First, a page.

The philosophy of good food

I was brought up from day one to always choose the natural method to things.  It's not that mum wasn't busy, and had time to take the "long way round" in everything, in fact, quite the opposite, i'm one of the few kids that always had a working mum.  It's just that she just doesn't like things out of a packet where possible!
Apart from that, mum and dad have also instilled in me the importance of choosing the best ingredients.  They are so careful to the point of obsession, to choose what's in season, products at their tastiest, and this works out for everyone as it's also the cheapest!  We are not the kind of people to have a fresh tomato sauce in the middle of winter, or eat broad beans in autumn, unless we have taken the time when the products are in season to preserve them ourselves, whether it be in jars, or by freezing them when fresh.

Also, the balance of distinguishing when it's better to be buying local, or if imported products are better.  When we lived in Australia, there were veggies that played a huge part in our diet that we wouldn't even dream of getting here, although they are now freely available, imported, and placed in refrigerated greengrocer sections of supermarkets.  And the same the other way round.  I'm not even sure i ever saw mum make a fresh tomato sauce in Australia - why bother, when the tins of tomatoes were lovely and from Italy (cheaper and better than tinned australian tomatoes).  Sometimes you have to think about where a product GROWS better, and sometimes, the environmental factor of transporting it is overcome by the fact that they grow more efficiently elsewhere, needing less water, less pesticides, less petroleum based fertilisers.

In Malta, we have the luxury of actually having seasonal produce at our tal-haxix or green grocers.  They generally either gather at markets (is-suq) or you will find them on the side of the roads in vans, usually by their own fields.  They sell wares that are their own, plus from other local farmers in Malta, as well as imported vegetables.  Luckily if you find a trusty one, your vegetable buying experience will be so much better than if you have to buy your veggies at a sterile place like a supermarket.  In fact, many supermarkets have a veggie man right outside, and trust me when i say that it's SO much more worth taking the time to buy your veggies directly from them.  I must be fair and say that nowadays, there are green grocers operating semi independently from supermarkets.  Just don't try and ask them any questions about their produce though, unless you can find the answer on the price sheet. You'll just get a blank stare.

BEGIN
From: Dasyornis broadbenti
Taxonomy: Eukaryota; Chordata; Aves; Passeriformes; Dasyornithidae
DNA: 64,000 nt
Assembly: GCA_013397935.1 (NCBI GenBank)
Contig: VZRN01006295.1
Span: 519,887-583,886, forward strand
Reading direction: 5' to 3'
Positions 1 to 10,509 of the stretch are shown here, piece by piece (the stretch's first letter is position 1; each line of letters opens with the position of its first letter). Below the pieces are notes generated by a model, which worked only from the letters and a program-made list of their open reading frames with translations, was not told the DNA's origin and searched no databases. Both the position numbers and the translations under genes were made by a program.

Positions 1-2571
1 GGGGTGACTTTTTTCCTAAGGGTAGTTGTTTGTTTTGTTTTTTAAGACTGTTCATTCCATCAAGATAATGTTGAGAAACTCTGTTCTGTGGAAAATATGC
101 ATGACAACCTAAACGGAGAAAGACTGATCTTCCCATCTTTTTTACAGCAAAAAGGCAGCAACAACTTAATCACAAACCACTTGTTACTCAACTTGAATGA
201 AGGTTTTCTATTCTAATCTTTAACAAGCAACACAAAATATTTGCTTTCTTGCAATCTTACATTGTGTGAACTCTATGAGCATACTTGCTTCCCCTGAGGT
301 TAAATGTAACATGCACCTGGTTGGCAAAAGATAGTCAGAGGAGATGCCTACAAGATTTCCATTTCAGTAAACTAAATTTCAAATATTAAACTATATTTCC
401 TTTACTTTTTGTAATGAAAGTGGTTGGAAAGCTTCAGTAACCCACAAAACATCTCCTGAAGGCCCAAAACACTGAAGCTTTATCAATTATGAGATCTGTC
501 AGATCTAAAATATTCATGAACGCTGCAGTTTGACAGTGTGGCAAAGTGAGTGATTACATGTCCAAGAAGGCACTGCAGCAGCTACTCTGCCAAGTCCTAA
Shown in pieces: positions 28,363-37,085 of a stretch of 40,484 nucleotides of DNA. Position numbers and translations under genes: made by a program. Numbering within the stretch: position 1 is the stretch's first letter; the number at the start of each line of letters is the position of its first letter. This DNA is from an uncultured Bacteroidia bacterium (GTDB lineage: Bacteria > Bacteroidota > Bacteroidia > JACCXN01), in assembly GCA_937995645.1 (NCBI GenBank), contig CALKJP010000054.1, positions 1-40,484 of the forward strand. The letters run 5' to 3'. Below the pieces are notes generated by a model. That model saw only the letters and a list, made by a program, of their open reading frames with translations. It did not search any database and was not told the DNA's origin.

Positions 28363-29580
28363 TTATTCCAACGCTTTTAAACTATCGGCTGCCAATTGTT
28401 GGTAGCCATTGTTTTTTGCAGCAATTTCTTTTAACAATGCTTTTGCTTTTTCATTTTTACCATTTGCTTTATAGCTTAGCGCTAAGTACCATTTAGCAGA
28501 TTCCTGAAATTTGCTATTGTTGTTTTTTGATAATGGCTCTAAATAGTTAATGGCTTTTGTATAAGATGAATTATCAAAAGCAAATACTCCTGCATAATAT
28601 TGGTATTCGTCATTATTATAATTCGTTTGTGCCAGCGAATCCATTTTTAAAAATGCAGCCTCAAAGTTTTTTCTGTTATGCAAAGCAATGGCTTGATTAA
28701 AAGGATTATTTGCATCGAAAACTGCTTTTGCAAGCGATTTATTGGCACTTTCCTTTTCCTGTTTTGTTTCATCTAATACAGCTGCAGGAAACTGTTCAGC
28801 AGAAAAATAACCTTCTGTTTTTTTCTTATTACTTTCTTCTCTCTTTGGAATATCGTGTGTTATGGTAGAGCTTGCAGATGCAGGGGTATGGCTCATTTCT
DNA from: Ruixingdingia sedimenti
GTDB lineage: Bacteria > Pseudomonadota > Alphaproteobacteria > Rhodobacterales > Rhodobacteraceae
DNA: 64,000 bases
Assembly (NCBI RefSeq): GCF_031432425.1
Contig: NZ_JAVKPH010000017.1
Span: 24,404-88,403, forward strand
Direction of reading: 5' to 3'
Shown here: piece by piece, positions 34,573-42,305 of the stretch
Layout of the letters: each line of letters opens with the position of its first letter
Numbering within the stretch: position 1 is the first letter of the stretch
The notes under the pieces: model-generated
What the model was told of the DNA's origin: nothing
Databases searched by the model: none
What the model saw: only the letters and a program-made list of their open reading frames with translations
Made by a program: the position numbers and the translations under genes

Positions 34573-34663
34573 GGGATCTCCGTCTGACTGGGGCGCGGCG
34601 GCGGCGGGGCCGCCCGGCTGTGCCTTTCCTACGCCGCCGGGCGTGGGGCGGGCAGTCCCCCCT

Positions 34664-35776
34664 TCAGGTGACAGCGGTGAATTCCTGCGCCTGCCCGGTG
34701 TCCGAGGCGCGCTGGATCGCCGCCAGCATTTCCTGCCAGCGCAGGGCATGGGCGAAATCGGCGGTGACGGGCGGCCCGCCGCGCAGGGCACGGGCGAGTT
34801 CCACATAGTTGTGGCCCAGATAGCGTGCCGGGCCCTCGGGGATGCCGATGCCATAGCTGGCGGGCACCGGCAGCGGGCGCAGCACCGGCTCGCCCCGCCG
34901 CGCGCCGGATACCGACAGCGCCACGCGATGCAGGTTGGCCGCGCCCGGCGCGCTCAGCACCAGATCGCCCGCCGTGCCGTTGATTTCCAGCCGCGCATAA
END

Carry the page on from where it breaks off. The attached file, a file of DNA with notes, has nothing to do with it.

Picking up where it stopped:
I think the best thing to do with any place is to adapt your cooking style to the ingredients you have available.  I find myself using more traditional Maltese, Italian, Greek recipes here, because the ingredients are just HERE!  In Australia, i cook more with Asian food, again, because the ingredients are fresh and available. 

I believe that many peoples' taste-buds are so used to over-processed, over chemicalised (yes that's a word I just invented) food, laden with artificial flavourings, preservatives, and all types of corn, wheat and soy derivatives that they might even find that my food lacks some flavour at times.  Or that something they tasted out of a pre-prepared jar is better.

What I have to say to this - that they have forgotten, or never knew what the actual main ingredient tastes like.  I like omelettes to taste of eggs, and marinated pork to taste like pork, not a myriad of spices, sauces and herbs.  I use flavourings as an enhancer, not a masker of taste.  I want to taste what i'm eating, to be able to see that flavours are married well, but still taste almost every single individual ingredient that i've added.  I want this to the point of obsession.  But food is the ONLY thing i do every single day, without fail, so why not be completely in awe of it, of the nutrition and pleasure it gives us? 

I believe that food, all things, the preparation, the consuming, the purchasing, the sharing is a wonderful thing to be obsessed about.